Future of Work

How to Build Girls’ Interest and Confidence in STEM Learning

By Lauraine Langreo — December 12, 2022 2 min read
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Female representation in science, technology, engineering, and math (or STEM) jobs is increasing, especially in health-care-related jobs. But women are still largely underrepresented in other STEM careers, such as computer science and engineering, according to data from the U.S. Census Bureau.

The reason? Girls still have to break through barriers, such as gender stereotypes, in order to gain interest in STEM fields and feel confident that they can be successful in them.

Experts say that it’s vital for girls to be introduced to STEM career opportunities as early as elementary school and have role models throughout their K-12 education who will encourage them to pursue study in these fields.

This is where schools come into the picture. Too often, students aren’t introduced to STEM career opportunities until they’re in high school, but that is often too late for many kids, according to experts. STEM engagement could be done through hands-on activities, after-school clubs, and career day events that start in elementary school and extend into middle and high school.

Education Week has extensive coverage that addresses the question of how to get more girls to pursue STEM careers. Here is a collection of articles and videos Education Week has published on this topic that you could use to tackle this challenge.

What the research says

Photo of teacher with students working on STEM project.

Boys and girls start out on the same biological footing when it comes to math, based on the first neuroimaging study of math gender differences in children, according to an articlepublished in the journal Science of Learning.

Girls persevere longer and are more engaged in science tasks when they are asked to “do science,” rather than “be scientists,” according to a study published in the journal Psychological Science.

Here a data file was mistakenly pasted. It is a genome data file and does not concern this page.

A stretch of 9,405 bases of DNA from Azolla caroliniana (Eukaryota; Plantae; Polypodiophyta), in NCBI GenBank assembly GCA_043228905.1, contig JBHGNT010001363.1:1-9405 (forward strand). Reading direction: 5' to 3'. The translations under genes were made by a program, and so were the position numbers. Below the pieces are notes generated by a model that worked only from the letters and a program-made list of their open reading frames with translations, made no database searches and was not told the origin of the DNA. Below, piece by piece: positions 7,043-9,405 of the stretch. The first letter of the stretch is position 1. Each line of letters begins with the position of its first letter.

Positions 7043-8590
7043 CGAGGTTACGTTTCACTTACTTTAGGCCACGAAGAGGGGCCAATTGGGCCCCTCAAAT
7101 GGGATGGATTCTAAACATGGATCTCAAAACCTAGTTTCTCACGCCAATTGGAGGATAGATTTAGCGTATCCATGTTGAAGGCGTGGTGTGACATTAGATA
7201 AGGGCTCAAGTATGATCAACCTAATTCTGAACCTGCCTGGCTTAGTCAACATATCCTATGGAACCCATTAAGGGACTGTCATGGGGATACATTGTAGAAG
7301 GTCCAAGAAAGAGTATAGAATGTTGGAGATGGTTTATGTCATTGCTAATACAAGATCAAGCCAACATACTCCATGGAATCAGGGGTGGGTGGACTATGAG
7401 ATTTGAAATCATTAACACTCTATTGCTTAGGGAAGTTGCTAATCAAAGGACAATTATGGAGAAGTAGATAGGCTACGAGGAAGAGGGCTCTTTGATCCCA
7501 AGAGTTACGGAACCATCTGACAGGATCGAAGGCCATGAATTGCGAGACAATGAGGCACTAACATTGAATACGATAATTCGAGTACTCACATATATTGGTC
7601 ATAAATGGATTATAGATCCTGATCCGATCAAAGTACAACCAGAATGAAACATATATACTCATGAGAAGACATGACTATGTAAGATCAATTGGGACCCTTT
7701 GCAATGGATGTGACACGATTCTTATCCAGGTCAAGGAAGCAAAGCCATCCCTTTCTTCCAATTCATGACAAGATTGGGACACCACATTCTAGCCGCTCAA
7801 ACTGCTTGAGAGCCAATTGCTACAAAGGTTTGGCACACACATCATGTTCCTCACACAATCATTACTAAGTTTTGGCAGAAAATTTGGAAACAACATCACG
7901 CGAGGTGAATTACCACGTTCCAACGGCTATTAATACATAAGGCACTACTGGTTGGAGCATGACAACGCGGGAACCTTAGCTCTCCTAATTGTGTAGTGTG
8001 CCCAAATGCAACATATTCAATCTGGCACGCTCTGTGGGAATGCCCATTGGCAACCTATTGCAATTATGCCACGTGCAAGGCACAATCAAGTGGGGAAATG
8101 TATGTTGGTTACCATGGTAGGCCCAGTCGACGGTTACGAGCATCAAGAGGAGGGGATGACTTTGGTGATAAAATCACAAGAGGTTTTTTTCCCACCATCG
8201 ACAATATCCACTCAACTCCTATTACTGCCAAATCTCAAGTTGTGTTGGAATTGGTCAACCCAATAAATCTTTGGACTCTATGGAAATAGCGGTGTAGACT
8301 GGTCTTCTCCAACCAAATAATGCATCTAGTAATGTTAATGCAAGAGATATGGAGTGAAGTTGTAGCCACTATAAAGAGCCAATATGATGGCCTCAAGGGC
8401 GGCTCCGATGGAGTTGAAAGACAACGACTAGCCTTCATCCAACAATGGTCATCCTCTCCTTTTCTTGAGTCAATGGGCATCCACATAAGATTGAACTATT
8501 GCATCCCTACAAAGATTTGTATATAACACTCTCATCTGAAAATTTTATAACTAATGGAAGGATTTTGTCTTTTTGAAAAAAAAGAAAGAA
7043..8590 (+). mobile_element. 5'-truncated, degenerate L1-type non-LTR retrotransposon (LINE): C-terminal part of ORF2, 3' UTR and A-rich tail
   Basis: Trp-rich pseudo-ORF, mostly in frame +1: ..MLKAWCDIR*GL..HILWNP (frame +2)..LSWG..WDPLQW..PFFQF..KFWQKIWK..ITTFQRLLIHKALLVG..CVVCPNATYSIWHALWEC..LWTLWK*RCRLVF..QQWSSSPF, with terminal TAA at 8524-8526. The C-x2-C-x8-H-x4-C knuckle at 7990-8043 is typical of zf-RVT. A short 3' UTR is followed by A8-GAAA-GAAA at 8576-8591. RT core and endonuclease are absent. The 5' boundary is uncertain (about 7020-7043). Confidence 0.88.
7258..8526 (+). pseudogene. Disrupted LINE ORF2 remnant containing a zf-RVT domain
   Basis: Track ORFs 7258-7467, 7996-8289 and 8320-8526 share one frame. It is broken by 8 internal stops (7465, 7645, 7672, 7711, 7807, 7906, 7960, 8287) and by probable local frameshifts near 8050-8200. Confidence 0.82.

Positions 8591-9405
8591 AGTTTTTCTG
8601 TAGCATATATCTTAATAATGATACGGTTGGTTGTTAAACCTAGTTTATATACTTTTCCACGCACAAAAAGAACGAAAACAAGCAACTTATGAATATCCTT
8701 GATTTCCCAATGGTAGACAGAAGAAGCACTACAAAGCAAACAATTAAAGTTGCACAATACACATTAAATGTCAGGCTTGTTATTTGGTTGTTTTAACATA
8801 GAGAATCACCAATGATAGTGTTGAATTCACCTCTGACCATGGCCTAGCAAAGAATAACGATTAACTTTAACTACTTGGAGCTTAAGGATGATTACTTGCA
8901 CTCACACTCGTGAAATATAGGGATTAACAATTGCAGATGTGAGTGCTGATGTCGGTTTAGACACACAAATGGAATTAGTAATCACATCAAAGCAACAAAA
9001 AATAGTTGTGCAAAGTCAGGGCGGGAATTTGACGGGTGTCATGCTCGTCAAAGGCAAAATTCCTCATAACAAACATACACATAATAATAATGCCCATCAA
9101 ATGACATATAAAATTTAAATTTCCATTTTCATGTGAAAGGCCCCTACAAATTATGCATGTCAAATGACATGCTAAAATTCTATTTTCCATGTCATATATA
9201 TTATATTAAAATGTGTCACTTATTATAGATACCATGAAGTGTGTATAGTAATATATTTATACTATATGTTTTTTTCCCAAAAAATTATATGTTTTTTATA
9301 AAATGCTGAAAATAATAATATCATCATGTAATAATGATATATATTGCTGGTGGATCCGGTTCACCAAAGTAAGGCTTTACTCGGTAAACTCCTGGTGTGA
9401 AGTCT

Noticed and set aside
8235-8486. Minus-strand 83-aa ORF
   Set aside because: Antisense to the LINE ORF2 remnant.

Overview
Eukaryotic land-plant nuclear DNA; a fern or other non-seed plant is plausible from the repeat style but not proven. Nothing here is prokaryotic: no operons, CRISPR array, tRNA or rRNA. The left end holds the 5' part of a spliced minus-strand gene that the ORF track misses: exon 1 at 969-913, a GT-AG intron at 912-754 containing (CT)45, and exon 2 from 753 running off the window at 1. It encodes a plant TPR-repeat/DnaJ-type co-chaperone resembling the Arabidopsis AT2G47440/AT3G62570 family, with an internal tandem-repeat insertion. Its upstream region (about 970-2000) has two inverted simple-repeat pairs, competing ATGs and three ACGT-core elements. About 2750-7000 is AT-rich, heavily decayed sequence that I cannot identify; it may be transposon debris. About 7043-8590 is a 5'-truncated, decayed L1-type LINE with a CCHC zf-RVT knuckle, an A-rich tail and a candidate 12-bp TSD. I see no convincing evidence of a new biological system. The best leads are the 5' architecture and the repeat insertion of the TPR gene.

Gender gaps in the most male-dominated science fields don’t come from men outperforming women academically in those subjects, but from the fact that overwhelmingly more low-achieving boys opt for STEM careers more than most girls do, according to a study by New York University researchers.

Girls’ STEM teachers are influential

Ninth graders Angela Alexy, Zoe Doyle, and Sarah Retallick use Instamorph to mold a custom phone cord holder at Pennsbury High School in Falls Township, Pa., on March 19, 2018. Bucks County schools are involving girls in STEM programs.

One of the most influential factors that determines whether girls will pursue a career in the technology industry is having a parent or teacher who encouraged them to study computer science, according to a survey from Girls Who Code and Logitech.

How to make STEM more inclusive

Megan Bowen walks through the lesson plan for the day during class at Salem Academy Charter School in Salem, Mass., on April 25, 2022.

Three Latina teachers discuss how they’re pushing the boundaries of computer science education, by expanding the K-12 sector’s notions of what counts as “real” computer science.

Using video games to spark girls’ interest in STEM

A screenshot from the game, Minecraft Dungeon.

To get girls interested in STEM careers, two teachers in a Louisiana school district decided to start their own after-school club called Girls Who Game. The students play Minecraft, a 3D game where you can create just about anything, to learn skills such as communication, collaboration, critical thinking, problem solving, and creativity.

What women in STEM careers have to say

Former Southwest Airlines pilot Tammie Jo Shults talked about school anxiety, STEM career preparation programs, and what problem-solving skills students should be learning in school.

In an article, female NASA scientists talked about what educators can do to ensure they are engaging girls and other underrepresented students in STEM.


This content is provided by our sponsor. It is not written by and does not necessarily reflect the views of Education Week's editorial staff.
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